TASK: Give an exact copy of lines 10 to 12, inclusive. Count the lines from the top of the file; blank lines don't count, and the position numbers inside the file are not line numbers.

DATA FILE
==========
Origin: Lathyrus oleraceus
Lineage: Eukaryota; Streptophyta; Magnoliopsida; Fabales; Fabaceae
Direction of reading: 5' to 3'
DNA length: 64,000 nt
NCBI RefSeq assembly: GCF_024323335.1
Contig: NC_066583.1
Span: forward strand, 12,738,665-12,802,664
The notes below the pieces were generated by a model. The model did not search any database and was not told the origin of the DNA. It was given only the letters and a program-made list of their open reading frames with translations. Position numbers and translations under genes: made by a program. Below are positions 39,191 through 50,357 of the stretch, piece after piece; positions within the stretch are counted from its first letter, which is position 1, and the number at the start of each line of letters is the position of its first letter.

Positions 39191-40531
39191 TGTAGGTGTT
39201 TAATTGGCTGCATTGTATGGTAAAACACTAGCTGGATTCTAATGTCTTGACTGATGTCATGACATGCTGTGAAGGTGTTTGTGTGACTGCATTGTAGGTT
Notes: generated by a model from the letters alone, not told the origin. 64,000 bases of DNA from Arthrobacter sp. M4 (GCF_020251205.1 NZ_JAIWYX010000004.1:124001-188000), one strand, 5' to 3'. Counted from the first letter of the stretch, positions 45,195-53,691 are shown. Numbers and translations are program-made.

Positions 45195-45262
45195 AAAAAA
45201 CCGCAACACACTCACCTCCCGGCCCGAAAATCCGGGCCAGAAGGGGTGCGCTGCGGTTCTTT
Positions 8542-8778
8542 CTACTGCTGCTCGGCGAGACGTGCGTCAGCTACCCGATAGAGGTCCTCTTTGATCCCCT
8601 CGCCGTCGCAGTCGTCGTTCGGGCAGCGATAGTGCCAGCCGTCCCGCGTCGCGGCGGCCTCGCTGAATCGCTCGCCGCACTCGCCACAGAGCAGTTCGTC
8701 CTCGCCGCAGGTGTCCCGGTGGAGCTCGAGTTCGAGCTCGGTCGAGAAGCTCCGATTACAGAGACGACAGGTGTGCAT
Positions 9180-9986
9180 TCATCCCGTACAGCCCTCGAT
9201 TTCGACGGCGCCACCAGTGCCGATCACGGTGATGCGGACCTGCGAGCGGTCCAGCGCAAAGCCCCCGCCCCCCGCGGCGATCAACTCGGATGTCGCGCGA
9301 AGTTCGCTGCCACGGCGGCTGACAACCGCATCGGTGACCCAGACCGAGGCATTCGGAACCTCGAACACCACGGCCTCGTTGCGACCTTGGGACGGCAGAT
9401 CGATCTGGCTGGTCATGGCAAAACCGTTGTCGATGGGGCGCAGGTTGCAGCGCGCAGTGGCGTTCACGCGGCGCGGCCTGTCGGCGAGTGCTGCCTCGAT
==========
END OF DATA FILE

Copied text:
39191 TGTAGGTGTT
39201 TAATTGGCTGCATTGTATGGTAAAACACTAGCTGGATTCTAATGTCTTGACTGATGTCATGACATGCTGTGAAGGTGTTTGTGTGACTGCATTGTAGGTT
Notes: generated by a model from the letters alone, not told the origin. 64,000 bases of DNA from Arthrobacter sp. M4 (GCF_020251205.1 NZ_JAIWYX010000004.1:124001-188000), one strand, 5' to 3'. Counted from the first letter of the stretch, positions 45,195-53,691 are shown. Numbers and translations are program-made.